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The past two weeks have seen politics on the front pages day after day. But purely from a PR perspective, where did the Remain camp go wrong?
Firstly, by mistakenly assuming that everyone understood what “the economy” means. To the man in the street, the economy is what the Chancellor talks about once a year while holding a small red box.
The Remain camp should have been talking about job’. David Cameron should have named specific employers in regions of the UK and detailed why they choose to have an operation in the UK when they could equally locate their factory in Ireland, France, the Netherlands or Germany, for example.
This is a classic PR mistake of not seeing an issue from the perspective of the target audience.
Secondly, by focusing on the City. Banker bashing is alive and well and the Remain camp focused strongly on what would happen to the price of stocks and shares. This did not resonate well with the average punter who doesn’t directly own any stocks and shares and also does not understand that pension funds can be seriously affected by share price movements.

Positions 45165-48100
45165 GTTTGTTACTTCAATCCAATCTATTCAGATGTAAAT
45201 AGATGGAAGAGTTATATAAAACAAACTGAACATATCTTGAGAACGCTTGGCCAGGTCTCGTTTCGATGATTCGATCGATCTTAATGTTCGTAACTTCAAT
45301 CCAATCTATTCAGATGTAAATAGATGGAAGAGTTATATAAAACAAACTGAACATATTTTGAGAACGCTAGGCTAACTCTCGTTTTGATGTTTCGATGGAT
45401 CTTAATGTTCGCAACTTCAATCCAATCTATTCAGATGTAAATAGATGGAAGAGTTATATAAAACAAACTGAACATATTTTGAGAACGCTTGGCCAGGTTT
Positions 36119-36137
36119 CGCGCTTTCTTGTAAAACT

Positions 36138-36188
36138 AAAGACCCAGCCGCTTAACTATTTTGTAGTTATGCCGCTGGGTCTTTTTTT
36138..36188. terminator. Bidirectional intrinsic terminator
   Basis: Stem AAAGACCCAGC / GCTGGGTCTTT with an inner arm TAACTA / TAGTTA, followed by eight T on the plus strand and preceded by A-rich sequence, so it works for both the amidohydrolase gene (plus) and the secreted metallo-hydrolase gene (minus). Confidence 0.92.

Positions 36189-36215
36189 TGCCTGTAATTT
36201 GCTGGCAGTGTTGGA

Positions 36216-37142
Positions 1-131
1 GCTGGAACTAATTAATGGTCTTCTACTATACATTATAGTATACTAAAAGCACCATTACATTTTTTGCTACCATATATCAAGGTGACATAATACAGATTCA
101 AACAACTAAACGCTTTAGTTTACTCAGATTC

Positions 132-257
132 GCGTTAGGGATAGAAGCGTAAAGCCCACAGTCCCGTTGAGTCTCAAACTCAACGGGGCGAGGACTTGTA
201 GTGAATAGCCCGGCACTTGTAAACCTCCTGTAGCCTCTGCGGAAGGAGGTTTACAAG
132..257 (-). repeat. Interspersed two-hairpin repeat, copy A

Equally there is zero sympathy for bankers in the UK and the prospect of job losses in the City of London does not pull at the heart-strings of many people. This was a case of a message which chimed with only a very select group of people.
PR campaigns which attempt to casually gloss over problems rarely meet with success
Thirdly, by glossing over the failings of the EU. There are numerous examples of the UK abiding by the rules and the rest of the EU seeming to completely ignore them. It would have been better to openly acknowledge these instances than to pretend they didn’t exist. The Remain camp should have shown how these challenges could be overcome by collaboration with its European neighbours.
PR campaigns which attempt to casually gloss over problems rarely meet with success.
Finally, by failing to detail the benefits of EU membership. The Remain campaign was weak in its messaging about the advantages of EU membership. It lacked a strapline (which the Leave campaign controversially but successfully nailed, in its message: “We send the EU £350 million a week”).
The Remain campaign focused on negative campaigning – similar to the strategy used successfully in the Scottish independence referendum. Maybe a message like “three million jobs depend on the EU” would have helped voters to grasp the essential benefits. Every campaign needs a strong core message.